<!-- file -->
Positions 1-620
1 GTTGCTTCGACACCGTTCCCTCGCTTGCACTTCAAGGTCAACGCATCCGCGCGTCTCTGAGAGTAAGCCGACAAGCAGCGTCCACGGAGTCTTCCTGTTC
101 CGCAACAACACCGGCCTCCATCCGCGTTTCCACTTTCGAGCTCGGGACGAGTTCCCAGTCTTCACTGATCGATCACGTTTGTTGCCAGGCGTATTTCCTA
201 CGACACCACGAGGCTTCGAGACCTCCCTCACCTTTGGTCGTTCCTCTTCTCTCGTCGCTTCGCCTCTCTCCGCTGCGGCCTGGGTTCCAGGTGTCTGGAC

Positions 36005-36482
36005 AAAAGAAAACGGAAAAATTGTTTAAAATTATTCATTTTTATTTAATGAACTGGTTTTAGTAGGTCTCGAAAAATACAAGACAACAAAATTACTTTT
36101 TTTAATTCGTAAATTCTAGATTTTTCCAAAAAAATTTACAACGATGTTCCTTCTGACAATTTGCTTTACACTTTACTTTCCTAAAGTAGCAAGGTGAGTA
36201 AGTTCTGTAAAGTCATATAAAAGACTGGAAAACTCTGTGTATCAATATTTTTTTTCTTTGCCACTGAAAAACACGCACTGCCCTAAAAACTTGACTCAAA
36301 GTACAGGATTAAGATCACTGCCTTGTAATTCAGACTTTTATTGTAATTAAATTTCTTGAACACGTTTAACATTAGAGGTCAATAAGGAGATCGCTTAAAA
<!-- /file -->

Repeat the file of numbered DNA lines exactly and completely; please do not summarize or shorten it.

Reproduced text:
Positions 1-620
1 GTTGCTTCGACACCGTTCCCTCGCTTGCACTTCAAGGTCAACGCATCCGCGCGTCTCTGAGAGTAAGCCGACAAGCAGCGTCCACGGAGTCTTCCTGTTC
101 CGCAACAACACCGGCCTCCATCCGCGTTTCCACTTTCGAGCTCGGGACGAGTTCCCAGTCTTCACTGATCGATCACGTTTGTTGCCAGGCGTATTTCCTA
201 CGACACCACGAGGCTTCGAGACCTCCCTCACCTTTGGTCGTTCCTCTTCTCTCGTCGCTTCGCCTCTCTCCGCTGCGGCCTGGGTTCCAGGTGTCTGGAC

Positions 36005-36482
36005 AAAAGAAAACGGAAAAATTGTTTAAAATTATTCATTTTTATTTAATGAACTGGTTTTAGTAGGTCTCGAAAAATACAAGACAACAAAATTACTTTT
36101 TTTAATTCGTAAATTCTAGATTTTTCCAAAAAAATTTACAACGATGTTCCTTCTGACAATTTGCTTTACACTTTACTTTCCTAAAGTAGCAAGGTGAGTA
36201 AGTTCTGTAAAGTCATATAAAAGACTGGAAAACTCTGTGTATCAATATTTTTTTTCTTTGCCACTGAAAAACACGCACTGCCCTAAAAACTTGACTCAAA
36301 GTACAGGATTAAGATCACTGCCTTGTAATTCAGACTTTTATTGTAATTAAATTTCTTGAACACGTTTAACATTAGAGGTCAATAAGGAGATCGCTTAAAA